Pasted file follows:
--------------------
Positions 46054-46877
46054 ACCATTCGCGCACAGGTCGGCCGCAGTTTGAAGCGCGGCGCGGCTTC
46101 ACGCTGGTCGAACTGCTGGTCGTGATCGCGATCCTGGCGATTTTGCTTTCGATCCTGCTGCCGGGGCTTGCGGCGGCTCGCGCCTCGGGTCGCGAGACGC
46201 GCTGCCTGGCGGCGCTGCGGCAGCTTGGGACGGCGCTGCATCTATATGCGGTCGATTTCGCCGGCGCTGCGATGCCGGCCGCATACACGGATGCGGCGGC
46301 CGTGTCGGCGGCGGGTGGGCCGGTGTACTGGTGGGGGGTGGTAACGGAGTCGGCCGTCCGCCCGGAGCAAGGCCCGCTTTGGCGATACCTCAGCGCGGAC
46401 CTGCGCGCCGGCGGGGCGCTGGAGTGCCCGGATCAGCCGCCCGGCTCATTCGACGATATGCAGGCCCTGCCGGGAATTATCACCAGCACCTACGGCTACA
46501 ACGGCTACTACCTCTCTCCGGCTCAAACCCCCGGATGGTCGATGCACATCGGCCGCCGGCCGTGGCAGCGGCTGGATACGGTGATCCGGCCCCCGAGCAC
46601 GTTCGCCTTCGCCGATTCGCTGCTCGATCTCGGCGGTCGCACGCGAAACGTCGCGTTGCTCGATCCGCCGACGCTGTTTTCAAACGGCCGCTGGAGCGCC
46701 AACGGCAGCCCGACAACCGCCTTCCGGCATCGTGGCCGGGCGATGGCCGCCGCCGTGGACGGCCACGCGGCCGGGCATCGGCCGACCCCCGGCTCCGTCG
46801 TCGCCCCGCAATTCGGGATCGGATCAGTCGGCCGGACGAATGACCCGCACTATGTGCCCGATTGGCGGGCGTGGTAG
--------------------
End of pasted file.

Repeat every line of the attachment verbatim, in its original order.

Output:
Positions 46054-46877
46054 ACCATTCGCGCACAGGTCGGCCGCAGTTTGAAGCGCGGCGCGGCTTC
46101 ACGCTGGTCGAACTGCTGGTCGTGATCGCGATCCTGGCGATTTTGCTTTCGATCCTGCTGCCGGGGCTTGCGGCGGCTCGCGCCTCGGGTCGCGAGACGC
46201 GCTGCCTGGCGGCGCTGCGGCAGCTTGGGACGGCGCTGCATCTATATGCGGTCGATTTCGCCGGCGCTGCGATGCCGGCCGCATACACGGATGCGGCGGC
46301 CGTGTCGGCGGCGGGTGGGCCGGTGTACTGGTGGGGGGTGGTAACGGAGTCGGCCGTCCGCCCGGAGCAAGGCCCGCTTTGGCGATACCTCAGCGCGGAC
46401 CTGCGCGCCGGCGGGGCGCTGGAGTGCCCGGATCAGCCGCCCGGCTCATTCGACGATATGCAGGCCCTGCCGGGAATTATCACCAGCACCTACGGCTACA
46501 ACGGCTACTACCTCTCTCCGGCTCAAACCCCCGGATGGTCGATGCACATCGGCCGCCGGCCGTGGCAGCGGCTGGATACGGTGATCCGGCCCCCGAGCAC
46601 GTTCGCCTTCGCCGATTCGCTGCTCGATCTCGGCGGTCGCACGCGAAACGTCGCGTTGCTCGATCCGCCGACGCTGTTTTCAAACGGCCGCTGGAGCGCC
46701 AACGGCAGCCCGACAACCGCCTTCCGGCATCGTGGCCGGGCGATGGCCGCCGCCGTGGACGGCCACGCGGCCGGGCATCGGCCGACCCCCGGCTCCGTCG
46801 TCGCCCCGCAATTCGGGATCGGATCAGTCGGCCGGACGAATGACCCGCACTATGTGCCCGATTGGCGGGCGTGGTAG